Inflation impacts retirees in two ways. Firstly, it increases the future costs of goods and services. Secondly, it erodes the value of the assets set aside to meet these costs.
In recent years, inflation has been relatively benign, but it wasn’t always so. In the second half of the last century it averaged 6%. Even low rates of inflation can have a substantial impact over time. For example, at just 3% inflation the value of money more than halves over 25 years.
Even low levels of inflation can erode purchasing power
Source: Figures calculated based on hypothetical inflation rates of inflation of 2%, 3% and 4% to show the effects of inflation over time. Actual inflation may be higher or lower than the rate shown here.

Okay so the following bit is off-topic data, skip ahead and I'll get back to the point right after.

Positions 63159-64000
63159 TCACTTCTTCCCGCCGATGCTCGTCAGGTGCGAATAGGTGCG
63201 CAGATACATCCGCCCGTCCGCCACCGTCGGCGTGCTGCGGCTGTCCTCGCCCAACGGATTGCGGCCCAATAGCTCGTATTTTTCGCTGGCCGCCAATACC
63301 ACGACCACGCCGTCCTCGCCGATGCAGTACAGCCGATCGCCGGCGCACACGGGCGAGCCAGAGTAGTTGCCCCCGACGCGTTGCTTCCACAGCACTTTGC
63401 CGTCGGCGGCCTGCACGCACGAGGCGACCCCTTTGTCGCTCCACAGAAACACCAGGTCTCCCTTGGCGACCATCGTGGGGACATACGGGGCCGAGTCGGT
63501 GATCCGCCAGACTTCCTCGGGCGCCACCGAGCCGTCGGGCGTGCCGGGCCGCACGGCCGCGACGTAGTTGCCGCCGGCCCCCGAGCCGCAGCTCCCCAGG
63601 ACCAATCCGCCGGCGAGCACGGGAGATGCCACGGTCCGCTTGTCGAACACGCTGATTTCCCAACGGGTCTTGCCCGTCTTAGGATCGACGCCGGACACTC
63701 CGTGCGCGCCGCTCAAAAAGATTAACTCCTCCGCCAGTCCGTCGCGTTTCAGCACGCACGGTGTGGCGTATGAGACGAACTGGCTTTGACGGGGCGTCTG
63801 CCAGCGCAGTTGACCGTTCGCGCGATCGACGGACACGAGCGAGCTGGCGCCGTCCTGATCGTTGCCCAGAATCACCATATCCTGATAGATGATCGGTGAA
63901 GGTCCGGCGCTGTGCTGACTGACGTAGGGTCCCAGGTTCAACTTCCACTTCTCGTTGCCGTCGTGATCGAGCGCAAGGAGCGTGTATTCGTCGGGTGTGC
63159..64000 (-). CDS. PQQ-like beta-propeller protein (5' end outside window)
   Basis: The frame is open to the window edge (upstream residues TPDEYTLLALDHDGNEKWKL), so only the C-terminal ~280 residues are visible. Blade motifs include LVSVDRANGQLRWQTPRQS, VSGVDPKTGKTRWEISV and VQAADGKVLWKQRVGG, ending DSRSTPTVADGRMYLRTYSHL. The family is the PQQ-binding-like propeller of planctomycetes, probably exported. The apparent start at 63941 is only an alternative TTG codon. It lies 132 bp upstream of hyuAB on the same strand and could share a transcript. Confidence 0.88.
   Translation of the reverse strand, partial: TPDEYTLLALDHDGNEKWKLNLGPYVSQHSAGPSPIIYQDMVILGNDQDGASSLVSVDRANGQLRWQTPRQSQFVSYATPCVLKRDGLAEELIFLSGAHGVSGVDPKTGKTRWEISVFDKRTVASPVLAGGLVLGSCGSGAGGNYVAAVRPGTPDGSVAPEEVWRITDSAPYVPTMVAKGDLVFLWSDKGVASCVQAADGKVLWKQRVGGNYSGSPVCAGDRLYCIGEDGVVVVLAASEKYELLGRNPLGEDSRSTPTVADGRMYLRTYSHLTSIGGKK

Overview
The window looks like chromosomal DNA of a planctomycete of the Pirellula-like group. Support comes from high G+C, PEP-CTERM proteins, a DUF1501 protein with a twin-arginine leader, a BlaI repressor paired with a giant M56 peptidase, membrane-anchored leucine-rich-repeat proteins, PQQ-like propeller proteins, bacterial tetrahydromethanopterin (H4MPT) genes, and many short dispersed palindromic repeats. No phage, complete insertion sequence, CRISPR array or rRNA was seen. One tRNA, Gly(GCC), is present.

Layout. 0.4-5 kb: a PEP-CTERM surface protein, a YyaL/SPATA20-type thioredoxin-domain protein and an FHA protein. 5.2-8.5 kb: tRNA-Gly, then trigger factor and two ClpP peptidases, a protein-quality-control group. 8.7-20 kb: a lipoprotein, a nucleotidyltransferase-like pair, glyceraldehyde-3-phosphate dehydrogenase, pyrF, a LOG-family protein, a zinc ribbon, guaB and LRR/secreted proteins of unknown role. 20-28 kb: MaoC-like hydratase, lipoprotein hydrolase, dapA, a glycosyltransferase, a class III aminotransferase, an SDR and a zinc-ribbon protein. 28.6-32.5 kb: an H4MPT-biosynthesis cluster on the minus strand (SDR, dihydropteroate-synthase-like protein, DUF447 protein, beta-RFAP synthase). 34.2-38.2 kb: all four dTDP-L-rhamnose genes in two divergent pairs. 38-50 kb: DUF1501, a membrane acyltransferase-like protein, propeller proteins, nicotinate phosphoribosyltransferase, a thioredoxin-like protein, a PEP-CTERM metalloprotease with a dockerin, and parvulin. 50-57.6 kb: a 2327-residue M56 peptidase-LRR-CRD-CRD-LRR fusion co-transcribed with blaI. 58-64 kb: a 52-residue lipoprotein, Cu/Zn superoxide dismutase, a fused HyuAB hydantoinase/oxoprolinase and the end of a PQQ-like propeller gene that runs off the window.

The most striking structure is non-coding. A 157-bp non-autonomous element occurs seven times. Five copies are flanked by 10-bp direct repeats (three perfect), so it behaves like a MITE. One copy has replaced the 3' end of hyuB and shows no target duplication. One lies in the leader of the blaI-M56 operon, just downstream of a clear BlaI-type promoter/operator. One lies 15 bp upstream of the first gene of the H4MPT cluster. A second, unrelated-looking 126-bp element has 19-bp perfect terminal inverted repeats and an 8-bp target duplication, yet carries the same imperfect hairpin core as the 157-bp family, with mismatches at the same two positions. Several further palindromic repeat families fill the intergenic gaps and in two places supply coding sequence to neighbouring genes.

So what are the practical implications of inflation for retirees? Let’s look at some of the issues:
- Patterns of expenditure. Over time, health issues make it difficult to socialise so expenditure declines. That means a level income may be a natural hedge against inflation. Nursing home costs potentially undermine this strategy, but the majority of people won't end up in expensive care homes.
- Health and lifestyle. Clients with a serious illness or poor lifestyle that is expected to significantly shorten their life expectancy may choose to ignore inflation.
- Hyperbolic discounting. Whether your clients are choosing a maximum withdrawal rate or buying a guaranteed income, allowing for inflation means less income today. Behavioural economics tells us that people value a £ today more than a £ tomorrow.
- State pension and defined benefit schemes. Many people will have an income from a defined benefits scheme and a state pension. Usually, these both have some protection against inflation. This means it might not be necessary to protect other income.